GE Security or Honeywell Equipment – Which Is Best for Residential Security Systems?

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As Peter Rogers mentioned in an earlier blog, alarm companies don’t manufacture the equipment they use in their security systems. Manufacturers are usually B2B companies that focus on parts and inventory. Security companies, on the other hand, (if they’re any good) focus on the customer, with excellent technical support, professional monitoring and convenient interactive features. When both the alarm company and the manufacturer are allowed to focus on their own core competency, the consumer benefits. The end result is a better alarm system, and a higher level of security and service.

Peter’s blog explains how recent acquisitions have given us a “Top Four” list of security manufacturers – names that many Americans are familiar with: GE Security, Honeywell, Tyco and Bosch. Most of the top residential security system providers, however, use either GE Security or Honeywell.

So which equipment is best, and why? We did some digging, to see what the industry experts had to say.

Home Security Systems Reviews

Alarm System Report and Home Security Systems Reviews are two of the many online resources that review and rank the best residential security systems. They concur that the top two equipment manufacturers are GE Security and Honeywell. Home Security Systems Reviews takes their commentary a step further, stating that GE Security is the better of the two.

The number one reason Home Security Systems Reviews recommends GE Security is their “Crash-and-Smash” feature. They also cite the robust quality of the GE Security components, and the alliance with Alarm.com, which gives residential consumers many popular interactive features, such as remote access, text alerts, etc.

“Crash-and-Smash”?

Crash-and-Smash is an odd-sounding feature for a home security system. But it’s also a vivid description of what often happens during a burglary. The crook crashes through your door and immediately locates and smashes your alarm system control panel. If he finds the control panel fast enough, he can not only silence the audio alarm, but also disable the panel before it sends an alert to the monitoring station. At that point, your alarm system is worthless.

So what does GE Security do to solve this problem? They designed a feature called “pending alarm,” more widely known as Crash-and-Smash. Here’s how it works:

Residential security systems have built-in delays, in order to avoid false alarms. If the homeowner happens to trip the alarm himself, he can go to the control panel and punch in the disarm code, before an alarm goes out to the monitoring station. No one wants our police resources wasted on false alarms.

GE Security equipment has a built-in delay, too, but it can also send a “pending alarm” signal to the monitoring station right away, before the burglar can smash the controls and disable the system. The pending alarm puts the monitoring team on stand-by, waiting to receive a disarm code. If they don’t receive the code, they assume there’s a security issue at the home, and they dispatch the police.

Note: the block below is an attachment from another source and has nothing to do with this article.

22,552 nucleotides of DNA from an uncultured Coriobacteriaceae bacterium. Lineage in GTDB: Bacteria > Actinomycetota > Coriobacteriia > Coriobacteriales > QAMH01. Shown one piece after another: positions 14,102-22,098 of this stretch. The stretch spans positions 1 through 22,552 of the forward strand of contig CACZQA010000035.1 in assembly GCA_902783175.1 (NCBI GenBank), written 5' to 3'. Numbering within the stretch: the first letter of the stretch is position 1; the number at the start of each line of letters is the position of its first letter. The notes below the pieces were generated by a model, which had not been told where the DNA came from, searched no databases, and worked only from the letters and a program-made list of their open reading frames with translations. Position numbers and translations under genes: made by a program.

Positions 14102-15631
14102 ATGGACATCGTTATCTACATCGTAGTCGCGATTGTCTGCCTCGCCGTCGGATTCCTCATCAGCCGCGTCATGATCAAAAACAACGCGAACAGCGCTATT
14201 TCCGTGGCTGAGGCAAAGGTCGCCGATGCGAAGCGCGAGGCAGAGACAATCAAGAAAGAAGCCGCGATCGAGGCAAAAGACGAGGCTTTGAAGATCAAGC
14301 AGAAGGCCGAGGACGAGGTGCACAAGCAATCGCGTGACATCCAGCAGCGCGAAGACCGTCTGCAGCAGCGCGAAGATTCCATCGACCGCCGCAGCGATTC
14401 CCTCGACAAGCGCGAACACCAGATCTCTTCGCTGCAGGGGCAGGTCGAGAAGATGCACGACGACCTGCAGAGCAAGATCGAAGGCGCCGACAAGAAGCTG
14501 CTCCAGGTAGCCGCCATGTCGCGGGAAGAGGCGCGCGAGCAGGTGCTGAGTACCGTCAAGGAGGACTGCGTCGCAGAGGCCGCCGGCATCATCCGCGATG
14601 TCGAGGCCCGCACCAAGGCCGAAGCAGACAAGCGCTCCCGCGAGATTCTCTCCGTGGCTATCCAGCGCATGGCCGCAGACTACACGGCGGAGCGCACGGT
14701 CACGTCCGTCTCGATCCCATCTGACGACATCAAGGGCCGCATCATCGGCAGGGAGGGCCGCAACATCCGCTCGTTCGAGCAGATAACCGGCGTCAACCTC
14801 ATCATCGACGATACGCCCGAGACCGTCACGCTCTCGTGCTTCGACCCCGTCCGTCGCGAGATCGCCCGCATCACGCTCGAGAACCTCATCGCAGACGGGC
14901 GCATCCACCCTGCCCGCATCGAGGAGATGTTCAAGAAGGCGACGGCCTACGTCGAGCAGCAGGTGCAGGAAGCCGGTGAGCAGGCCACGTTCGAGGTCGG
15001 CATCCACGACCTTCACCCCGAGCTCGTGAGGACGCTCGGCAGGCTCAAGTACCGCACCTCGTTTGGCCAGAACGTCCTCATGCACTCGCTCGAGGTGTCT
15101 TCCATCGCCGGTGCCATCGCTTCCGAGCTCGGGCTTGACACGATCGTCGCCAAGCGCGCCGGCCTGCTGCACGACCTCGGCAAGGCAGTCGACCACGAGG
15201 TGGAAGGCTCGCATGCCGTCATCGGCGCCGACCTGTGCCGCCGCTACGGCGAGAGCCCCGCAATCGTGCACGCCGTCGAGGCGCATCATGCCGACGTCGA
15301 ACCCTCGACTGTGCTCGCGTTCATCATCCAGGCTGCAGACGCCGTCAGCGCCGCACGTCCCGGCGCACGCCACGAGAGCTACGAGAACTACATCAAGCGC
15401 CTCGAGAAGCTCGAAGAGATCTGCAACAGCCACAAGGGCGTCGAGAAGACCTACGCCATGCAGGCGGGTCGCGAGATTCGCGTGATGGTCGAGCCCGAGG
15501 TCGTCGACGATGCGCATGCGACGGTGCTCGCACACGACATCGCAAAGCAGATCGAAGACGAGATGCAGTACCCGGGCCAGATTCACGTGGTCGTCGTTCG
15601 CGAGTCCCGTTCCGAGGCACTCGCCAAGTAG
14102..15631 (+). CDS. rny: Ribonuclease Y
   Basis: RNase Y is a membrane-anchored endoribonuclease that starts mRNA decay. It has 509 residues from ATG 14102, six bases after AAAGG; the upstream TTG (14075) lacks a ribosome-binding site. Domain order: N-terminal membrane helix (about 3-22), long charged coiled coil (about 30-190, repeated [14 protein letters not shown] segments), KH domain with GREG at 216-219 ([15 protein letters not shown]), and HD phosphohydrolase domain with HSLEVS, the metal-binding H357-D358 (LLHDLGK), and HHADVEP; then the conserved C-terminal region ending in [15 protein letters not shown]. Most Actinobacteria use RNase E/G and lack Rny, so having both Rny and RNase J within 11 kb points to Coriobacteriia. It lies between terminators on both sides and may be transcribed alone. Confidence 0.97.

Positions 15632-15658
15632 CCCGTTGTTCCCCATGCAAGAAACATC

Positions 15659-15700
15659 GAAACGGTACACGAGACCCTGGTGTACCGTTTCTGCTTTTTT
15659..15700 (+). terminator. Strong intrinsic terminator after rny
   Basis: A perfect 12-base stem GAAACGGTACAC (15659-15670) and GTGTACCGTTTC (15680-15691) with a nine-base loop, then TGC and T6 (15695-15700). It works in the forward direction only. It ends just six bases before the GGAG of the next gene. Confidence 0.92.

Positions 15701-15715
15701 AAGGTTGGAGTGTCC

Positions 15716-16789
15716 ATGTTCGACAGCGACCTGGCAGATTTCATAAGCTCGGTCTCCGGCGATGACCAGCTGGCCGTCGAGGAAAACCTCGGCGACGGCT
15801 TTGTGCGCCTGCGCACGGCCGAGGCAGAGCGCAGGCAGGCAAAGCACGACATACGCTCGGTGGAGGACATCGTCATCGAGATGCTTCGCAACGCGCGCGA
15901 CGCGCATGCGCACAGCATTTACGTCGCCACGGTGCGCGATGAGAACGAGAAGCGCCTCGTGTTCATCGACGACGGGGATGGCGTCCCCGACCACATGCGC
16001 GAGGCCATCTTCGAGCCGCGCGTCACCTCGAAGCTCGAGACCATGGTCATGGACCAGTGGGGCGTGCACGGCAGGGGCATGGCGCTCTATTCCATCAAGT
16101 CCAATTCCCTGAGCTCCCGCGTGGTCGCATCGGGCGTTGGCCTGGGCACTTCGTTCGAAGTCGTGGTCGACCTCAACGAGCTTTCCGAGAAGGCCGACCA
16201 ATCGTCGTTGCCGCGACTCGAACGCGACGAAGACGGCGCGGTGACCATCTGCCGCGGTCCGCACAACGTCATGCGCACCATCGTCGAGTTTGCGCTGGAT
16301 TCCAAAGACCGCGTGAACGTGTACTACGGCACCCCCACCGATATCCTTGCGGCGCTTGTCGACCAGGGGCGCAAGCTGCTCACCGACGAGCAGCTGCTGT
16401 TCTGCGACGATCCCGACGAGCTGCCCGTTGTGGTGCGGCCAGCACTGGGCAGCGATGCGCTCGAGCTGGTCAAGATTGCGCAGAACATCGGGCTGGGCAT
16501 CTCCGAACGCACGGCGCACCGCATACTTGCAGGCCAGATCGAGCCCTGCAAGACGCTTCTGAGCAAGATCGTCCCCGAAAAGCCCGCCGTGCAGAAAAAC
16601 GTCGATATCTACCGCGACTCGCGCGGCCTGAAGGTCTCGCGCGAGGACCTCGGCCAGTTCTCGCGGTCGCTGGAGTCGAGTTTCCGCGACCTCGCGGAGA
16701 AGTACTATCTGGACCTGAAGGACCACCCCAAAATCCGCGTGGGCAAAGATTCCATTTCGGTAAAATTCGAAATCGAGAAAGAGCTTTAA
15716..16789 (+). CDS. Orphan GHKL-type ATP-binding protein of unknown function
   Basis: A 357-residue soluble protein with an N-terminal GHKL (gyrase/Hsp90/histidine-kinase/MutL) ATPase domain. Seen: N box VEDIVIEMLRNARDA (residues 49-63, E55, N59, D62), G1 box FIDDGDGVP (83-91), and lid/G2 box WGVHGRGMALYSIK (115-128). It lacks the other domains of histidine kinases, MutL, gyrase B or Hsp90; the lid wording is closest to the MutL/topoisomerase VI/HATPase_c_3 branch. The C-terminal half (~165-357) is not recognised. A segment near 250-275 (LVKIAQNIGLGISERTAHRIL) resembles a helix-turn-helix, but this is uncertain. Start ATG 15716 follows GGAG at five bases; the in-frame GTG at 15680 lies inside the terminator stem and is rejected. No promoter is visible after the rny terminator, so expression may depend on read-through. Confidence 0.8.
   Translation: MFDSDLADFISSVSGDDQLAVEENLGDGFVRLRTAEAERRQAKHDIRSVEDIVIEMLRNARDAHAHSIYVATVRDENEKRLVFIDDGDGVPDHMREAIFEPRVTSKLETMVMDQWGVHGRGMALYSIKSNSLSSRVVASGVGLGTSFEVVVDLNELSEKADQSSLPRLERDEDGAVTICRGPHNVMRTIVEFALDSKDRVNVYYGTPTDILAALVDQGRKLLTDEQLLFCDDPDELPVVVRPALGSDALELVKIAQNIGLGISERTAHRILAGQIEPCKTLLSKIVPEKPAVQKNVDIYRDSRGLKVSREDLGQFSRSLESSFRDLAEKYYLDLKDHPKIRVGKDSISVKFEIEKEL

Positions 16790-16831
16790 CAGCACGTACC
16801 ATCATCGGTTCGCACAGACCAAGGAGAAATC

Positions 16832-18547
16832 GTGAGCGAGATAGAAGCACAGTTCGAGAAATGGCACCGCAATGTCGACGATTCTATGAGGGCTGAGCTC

This Crash-and-Smash feature is an important safety advantage of the GE Security Simon alarm control panel, over the Honeywell Lynx system. Note that only a few of the top alarm companies support the Crash-and-Smash feature, so make sure you find one that does. FrontPoint Security, with our #1 focus on safety, offers Crash-and-Smash with both our Interactive and Ultimate monitoring plans.

Cellular/Wireless Residential Security Equipment

For decades home security equipment was hard-wired, meaning that technicians ran wires through your walls to connect the equipment in your home. Communication with the monitoring station was established by integrating the control panel with your home phone line.

Recent advances in wireless technology have given consumers the option of wireless equipment and a cellular connection to the monitoring station. Industry experts agree that the cellular connection is safer, as well as perfectly suited for homeowners without landline phone service. Wireless equipment is also easier to install and use.

GE Security manufactures a wide range of wireless security sensors and video cameras, as well as cellular control panels. The equipment has a stellar reputation for robustness and durability, and comes with a warranty. Customers can install the equipment themselves, usually in less than 30 minutes, and save on hefty installation charges. In addition, since the equipment is not wired into the wall, you can change its location within your house and add more at any time. You can even take it with you when you move to a new home.

Interactive Residential Security Systems

Another extremely popular feature of today’s best alarm systems is “interactivity,” giving customers a higher level of control and awareness, and keeping them connected to events at home. Alarm.com is the recognized leader in this field, and GE Security teams up with Alarm.com to offer these wireless, interactive features in their security systems.

Interactive features include mobile apps for your smartphone, as well as online portals, so you can access your security system from any computer, anywhere in the world. Your system can alert you via text or email any time there’s security-related activity at your home, such as when someone disarms the system, or triggers a security sensor. Other more advanced features include video monitoring, home energy management and home automation.